Bright Eye Basics
Author: Pam Strickland
Source: Health, July/August 2006
Researchers now think healthy food and lifestyle choices (whether it’s quitting smoking, drinking alcohol in moderation, or eating lots of colorful fruits and vegetables that have eye-healthy antioxidants) improve the odds that your eyes will look their best and brighest. Those good choices can also help you avoid or delay eye problems that sometimes occur later in life, including age-related macular degeneration (AMD), glaucoma, and cataracts.
How important is eating right? A National Eye Institute study showed that a specific combination of vitamins, minerals, and antioxidants reduced AMD risk by 25 percent for some people. The combo: 400 IU of vitamin E, 15 milligrams of beta-carotene, 80 mg zinc, and 2 mg copper. Giacomina Massaro-Giordano, MD, of the University of Pennsylvania School of Medicine’s Scheie Eye Institute, also recommends carotenoids (like lutein and zeaxanthin) and antioxidants such as vitamins A,C, and E, which help protect the retina from the damaging effects of the sun. For the veggie-averse, a supplement might be the answer.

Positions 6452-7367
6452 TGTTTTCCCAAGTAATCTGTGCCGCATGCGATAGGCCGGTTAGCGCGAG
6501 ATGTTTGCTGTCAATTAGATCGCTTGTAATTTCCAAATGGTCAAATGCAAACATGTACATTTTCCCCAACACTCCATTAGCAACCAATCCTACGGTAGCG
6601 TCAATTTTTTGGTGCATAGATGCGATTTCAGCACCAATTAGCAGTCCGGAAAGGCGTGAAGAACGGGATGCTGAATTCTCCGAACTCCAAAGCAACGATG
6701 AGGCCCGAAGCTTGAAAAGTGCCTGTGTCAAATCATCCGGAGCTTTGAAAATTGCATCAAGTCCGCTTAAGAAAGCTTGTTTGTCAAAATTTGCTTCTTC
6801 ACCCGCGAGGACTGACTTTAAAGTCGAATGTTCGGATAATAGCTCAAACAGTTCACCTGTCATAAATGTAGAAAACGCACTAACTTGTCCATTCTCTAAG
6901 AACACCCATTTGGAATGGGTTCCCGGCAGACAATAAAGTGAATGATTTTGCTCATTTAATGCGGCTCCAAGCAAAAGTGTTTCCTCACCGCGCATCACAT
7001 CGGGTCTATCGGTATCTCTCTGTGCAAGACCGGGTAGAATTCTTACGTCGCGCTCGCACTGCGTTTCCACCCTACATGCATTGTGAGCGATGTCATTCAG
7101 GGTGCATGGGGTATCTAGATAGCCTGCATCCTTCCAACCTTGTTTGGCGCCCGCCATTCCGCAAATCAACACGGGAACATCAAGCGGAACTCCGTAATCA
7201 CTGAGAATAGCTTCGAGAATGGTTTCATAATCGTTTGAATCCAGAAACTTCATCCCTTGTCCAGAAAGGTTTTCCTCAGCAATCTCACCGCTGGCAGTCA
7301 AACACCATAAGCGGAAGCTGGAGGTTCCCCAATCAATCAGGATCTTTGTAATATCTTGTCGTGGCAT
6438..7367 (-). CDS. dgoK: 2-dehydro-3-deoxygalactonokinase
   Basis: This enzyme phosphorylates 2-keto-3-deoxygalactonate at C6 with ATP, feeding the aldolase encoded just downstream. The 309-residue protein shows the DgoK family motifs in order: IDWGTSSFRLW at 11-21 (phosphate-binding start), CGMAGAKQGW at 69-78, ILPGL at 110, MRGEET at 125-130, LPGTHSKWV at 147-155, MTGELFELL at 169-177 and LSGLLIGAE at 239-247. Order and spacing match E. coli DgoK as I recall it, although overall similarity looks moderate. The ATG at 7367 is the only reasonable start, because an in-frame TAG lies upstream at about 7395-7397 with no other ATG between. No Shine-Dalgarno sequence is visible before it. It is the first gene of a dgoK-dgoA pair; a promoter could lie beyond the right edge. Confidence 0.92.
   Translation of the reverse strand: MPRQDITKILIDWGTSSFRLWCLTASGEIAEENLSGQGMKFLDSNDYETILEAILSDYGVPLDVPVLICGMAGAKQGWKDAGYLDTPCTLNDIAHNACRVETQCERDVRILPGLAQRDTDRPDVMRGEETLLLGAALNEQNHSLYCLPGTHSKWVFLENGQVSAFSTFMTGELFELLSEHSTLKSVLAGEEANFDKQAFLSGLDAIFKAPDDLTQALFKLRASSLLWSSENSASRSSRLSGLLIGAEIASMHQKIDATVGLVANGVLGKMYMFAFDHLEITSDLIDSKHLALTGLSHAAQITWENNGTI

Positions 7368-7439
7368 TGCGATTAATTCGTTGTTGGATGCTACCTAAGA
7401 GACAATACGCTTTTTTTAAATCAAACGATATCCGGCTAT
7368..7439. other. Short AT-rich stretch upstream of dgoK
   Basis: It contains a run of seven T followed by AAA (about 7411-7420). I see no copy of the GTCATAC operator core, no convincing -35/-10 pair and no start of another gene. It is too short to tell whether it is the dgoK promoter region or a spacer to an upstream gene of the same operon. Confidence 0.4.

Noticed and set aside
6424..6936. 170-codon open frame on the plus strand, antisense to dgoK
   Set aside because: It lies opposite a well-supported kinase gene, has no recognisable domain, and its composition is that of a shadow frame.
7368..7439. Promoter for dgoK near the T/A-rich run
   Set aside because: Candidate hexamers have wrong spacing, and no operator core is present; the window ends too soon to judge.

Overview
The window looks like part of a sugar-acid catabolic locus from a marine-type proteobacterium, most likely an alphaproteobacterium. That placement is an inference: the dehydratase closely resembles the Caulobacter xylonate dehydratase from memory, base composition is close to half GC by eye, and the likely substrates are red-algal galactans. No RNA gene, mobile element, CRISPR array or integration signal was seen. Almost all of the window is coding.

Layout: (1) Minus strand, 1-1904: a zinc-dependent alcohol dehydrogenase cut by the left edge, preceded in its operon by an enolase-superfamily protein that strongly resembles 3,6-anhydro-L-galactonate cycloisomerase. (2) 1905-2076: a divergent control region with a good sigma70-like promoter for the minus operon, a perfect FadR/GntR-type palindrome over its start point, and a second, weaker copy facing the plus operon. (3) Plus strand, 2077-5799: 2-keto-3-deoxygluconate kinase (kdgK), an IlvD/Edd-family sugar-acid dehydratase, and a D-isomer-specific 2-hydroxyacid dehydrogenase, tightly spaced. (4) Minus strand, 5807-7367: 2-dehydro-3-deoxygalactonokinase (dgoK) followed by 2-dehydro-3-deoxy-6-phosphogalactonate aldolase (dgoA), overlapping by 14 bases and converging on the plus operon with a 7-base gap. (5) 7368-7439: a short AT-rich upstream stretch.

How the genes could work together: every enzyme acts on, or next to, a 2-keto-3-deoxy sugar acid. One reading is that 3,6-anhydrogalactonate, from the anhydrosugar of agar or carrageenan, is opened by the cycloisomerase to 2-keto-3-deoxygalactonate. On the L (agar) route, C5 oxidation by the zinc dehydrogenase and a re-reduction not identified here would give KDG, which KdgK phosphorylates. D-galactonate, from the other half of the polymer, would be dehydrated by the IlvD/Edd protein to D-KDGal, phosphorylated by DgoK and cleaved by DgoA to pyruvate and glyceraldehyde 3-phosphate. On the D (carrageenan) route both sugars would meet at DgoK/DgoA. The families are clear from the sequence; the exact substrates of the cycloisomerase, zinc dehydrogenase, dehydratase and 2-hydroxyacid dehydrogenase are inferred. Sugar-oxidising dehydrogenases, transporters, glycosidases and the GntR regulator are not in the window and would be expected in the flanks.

Regular eye checkups are essential to good eye and whole-body health, says ophthalmologist Susan Stenson, MD, clinical professor at New York University School of Medicine. Many health conditions (high blood pressure and diabetes, for example) have a major impact on your eyes, she says. “By treating the disease,” she adds, “you’re protecting your eyes.”
3 Things To Keep Out Of Your Eyes
Spit – Yes, you’ve been desperate and wet a contact lens with spit once or twice. But that was back in junior high when you didn’t know better. Now you do. Carry a purse-sized bottle of rewetting solution with you.
Old Makeup – The shelf life for eye-area cosmetics is shorter than that of other products because of the risk of eye infections. Replace mascara and eyeliner every 3 months, and all other eye makeups and creams every 6 months. If you have an eye infection, stop using all eye products, discard those you were using, and see your eye doctor. And never share eye makeup or try samples at the cosmetic counter.
Chemicals – Better geeky than sorry: Wear safety glasses when you’re using cleaners or spray painting. If a chemical gets in your eye, wash it out with cool running water (keep your good eye upstream). If wearing contacts, remove them, rinse again, and head to doctor.